A look at the website in November 2017 as signups began for 2018 under the Affordable Care Act.
  9. Study: Mental quickness exercises can lower risk of dementia


    Where did I leave my keys?

    As we age, it can take longer to answer a question like that.

    Humans begin to lose cognitive ability at age 25. Dementia, or the decline of memory most commonly seen in aging adults, takes hold early on and is gradual, but accelerates in the seventh or eighth decade of our lives.

    However, a local researcher and the lead author on a ground-breaking medical study has found a way to reduce the risk of dementia by a remarkable 29 percent. The answer? Computer games. ...

    Jerri Edwards, a professor in the Department of Psychiatry and Behavioral Neurosciences at the University of South Florida, was the lead author on a ground-breaking study that found a way to reduce the risk of dementia by a remarkable 29 percent. [Photo courtesy of USF]
  10. Owner of Bayfront Health St. Petersburg faces federal inquiry over funds for low-income patients


    The corporate owner of Bayfront Health St. Petersburg could be facing a serious federal investigation related to its commitment to take care of St. Petersburg's poorest residents.

    In its most recent filing with the U.S. Securities and Exchange Commission, Nashville-based Community Health Systems mentions that it received a "civil investigative demand" on Sept. 14 from the Department of Justice. The agency is requesting documents and information related to Bayfront Health's involvement in Florida's Low Income Pool program, which is used to reimburse hospitals for the cost of providing care to uninsured residents and is sometimes referred to as "charity care." ...

    Bayfront Health St. Petersburg is owned by Community Health Systems, which stated in a recent SEC filing that federal officials are demanding documents related to funds for low-income patients. Bayfront Health also is facing another development -- a decision next week on whether it will be allowed to buy out the charitable foundation that owns a 20 percent stake in the hospital. [SCOTT KEELER | Times]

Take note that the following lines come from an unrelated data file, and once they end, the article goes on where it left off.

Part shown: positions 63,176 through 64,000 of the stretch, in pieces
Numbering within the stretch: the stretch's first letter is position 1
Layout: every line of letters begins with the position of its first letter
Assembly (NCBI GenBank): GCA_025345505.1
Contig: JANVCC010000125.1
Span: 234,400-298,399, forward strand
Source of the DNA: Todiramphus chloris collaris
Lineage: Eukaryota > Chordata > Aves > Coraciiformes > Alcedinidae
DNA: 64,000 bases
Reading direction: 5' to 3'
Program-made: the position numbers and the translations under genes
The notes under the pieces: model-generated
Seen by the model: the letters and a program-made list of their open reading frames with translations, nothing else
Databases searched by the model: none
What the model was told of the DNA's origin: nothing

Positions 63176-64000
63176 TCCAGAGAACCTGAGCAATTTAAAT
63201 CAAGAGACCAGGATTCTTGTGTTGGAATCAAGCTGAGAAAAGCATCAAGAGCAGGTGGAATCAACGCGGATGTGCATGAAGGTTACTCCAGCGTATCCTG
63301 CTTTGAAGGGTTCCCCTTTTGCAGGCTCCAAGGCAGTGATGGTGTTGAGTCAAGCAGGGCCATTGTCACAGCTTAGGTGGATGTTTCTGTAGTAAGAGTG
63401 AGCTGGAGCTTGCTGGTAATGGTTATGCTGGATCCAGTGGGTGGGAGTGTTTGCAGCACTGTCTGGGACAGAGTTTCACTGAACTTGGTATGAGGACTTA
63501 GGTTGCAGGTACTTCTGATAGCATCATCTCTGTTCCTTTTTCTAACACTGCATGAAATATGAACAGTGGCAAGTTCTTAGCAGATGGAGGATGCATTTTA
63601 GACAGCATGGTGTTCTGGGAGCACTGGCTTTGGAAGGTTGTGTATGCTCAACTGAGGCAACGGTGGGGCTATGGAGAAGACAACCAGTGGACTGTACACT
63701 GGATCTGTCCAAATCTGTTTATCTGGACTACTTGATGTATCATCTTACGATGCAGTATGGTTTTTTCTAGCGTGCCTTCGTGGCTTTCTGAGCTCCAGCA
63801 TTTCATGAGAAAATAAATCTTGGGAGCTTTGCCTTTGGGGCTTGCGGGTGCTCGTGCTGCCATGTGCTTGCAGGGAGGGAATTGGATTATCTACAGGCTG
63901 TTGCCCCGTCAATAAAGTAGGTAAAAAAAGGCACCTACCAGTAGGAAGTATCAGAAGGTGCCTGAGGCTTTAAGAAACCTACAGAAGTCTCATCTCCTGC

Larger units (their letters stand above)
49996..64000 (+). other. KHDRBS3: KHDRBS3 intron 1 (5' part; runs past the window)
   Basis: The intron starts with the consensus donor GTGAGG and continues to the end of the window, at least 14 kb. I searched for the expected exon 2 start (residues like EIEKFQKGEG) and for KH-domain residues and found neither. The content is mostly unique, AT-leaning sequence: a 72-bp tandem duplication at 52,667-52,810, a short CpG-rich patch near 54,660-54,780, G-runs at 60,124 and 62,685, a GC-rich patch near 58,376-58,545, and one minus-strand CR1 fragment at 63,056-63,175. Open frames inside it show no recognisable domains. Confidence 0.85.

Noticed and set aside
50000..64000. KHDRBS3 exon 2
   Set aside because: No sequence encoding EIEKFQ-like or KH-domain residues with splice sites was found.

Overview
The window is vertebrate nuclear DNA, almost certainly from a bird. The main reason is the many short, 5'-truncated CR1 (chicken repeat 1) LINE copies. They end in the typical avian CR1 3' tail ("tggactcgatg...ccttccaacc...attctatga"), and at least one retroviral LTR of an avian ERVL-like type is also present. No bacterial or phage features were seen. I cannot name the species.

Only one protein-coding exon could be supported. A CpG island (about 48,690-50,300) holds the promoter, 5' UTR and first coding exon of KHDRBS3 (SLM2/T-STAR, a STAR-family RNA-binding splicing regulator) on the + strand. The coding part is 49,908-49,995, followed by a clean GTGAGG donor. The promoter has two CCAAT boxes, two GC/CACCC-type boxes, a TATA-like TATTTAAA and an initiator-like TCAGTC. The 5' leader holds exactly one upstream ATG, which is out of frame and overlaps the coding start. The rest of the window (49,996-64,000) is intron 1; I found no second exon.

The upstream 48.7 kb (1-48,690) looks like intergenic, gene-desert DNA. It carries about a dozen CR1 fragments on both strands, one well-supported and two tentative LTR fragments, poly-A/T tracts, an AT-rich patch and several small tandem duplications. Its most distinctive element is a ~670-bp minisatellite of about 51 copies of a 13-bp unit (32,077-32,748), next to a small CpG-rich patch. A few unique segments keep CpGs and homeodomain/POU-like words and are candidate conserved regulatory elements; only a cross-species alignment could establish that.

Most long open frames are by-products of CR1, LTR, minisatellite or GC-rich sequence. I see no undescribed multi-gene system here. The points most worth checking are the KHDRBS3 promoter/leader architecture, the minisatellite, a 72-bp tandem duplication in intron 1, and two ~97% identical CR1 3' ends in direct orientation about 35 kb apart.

11. Exploring cryotherapy: The room is 180 degrees below zero, but it sort of feels good


    This was colder than the time I skied through a snow storm in the Swiss Alps. It was even colder than when I fell through a sheet of ice into a frozen lake in Colorado.

    This was a cold I had never experienced. The kind that makes your teeth chatter. Really. And you shiver beyond control.

    That's what I get for wanting to see what it feels like to try cryotherapy, a popular alternative to icing sore muscles, joints and other ailments, and a health fad that seems to be sticking around. ...

    Ashley Brewer, 32, is a regular in the cryotherapy chamber at U.S. Cryotherapy in Tampa. She discovered the therapy when researching alternatives to pain management. She's been getting treatments four to five times a week for the last eight months. They were uncomfortable at first, but now she looks forward to them, she says. [U.S. Cryotherapy]
  12. When the goal is getting to the ER fast and cheap, some choose ride sharing over 911


    Matt Lavin had just arrived in Charlottesville, Va., for a business trip when he started feeling sick.

    By the time he got to his hotel around 11 p.m., he felt excruciating pain.